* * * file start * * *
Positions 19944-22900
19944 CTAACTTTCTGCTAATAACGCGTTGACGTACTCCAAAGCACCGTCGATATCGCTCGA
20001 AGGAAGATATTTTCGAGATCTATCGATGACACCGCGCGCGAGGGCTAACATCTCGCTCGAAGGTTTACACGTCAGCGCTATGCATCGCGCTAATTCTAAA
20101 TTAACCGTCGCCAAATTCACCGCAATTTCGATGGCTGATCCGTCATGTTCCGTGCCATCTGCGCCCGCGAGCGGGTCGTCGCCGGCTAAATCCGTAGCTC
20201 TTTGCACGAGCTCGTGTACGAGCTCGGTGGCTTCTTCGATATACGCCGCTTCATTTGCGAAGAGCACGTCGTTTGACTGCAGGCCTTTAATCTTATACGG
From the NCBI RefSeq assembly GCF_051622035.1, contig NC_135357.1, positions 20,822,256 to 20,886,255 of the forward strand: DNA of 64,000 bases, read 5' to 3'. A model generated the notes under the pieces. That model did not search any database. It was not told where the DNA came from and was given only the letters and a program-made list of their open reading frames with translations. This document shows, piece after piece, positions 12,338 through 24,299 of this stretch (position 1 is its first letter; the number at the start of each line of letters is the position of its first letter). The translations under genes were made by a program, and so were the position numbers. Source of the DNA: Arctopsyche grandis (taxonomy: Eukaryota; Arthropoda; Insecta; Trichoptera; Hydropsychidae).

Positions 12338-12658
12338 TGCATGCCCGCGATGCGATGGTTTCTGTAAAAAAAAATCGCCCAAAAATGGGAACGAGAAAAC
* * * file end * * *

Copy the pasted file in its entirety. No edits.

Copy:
Positions 19944-22900
19944 CTAACTTTCTGCTAATAACGCGTTGACGTACTCCAAAGCACCGTCGATATCGCTCGA
20001 AGGAAGATATTTTCGAGATCTATCGATGACACCGCGCGCGAGGGCTAACATCTCGCTCGAAGGTTTACACGTCAGCGCTATGCATCGCGCTAATTCTAAA
20101 TTAACCGTCGCCAAATTCACCGCAATTTCGATGGCTGATCCGTCATGTTCCGTGCCATCTGCGCCCGCGAGCGGGTCGTCGCCGGCTAAATCCGTAGCTC
20201 TTTGCACGAGCTCGTGTACGAGCTCGGTGGCTTCTTCGATATACGCCGCTTCATTTGCGAAGAGCACGTCGTTTGACTGCAGGCCTTTAATCTTATACGG
From the NCBI RefSeq assembly GCF_051622035.1, contig NC_135357.1, positions 20,822,256 to 20,886,255 of the forward strand: DNA of 64,000 bases, read 5' to 3'. A model generated the notes under the pieces. That model did not search any database. It was not told where the DNA came from and was given only the letters and a program-made list of their open reading frames with translations. This document shows, piece after piece, positions 12,338 through 24,299 of this stretch (position 1 is its first letter; the number at the start of each line of letters is the position of its first letter). The translations under genes were made by a program, and so were the position numbers. Source of the DNA: Arctopsyche grandis (taxonomy: Eukaryota; Arthropoda; Insecta; Trichoptera; Hydropsychidae).

Positions 12338-12658
12338 TGCATGCCCGCGATGCGATGGTTTCTGTAAAAAAAAATCGCCCAAAAATGGGAACGAGAAAAC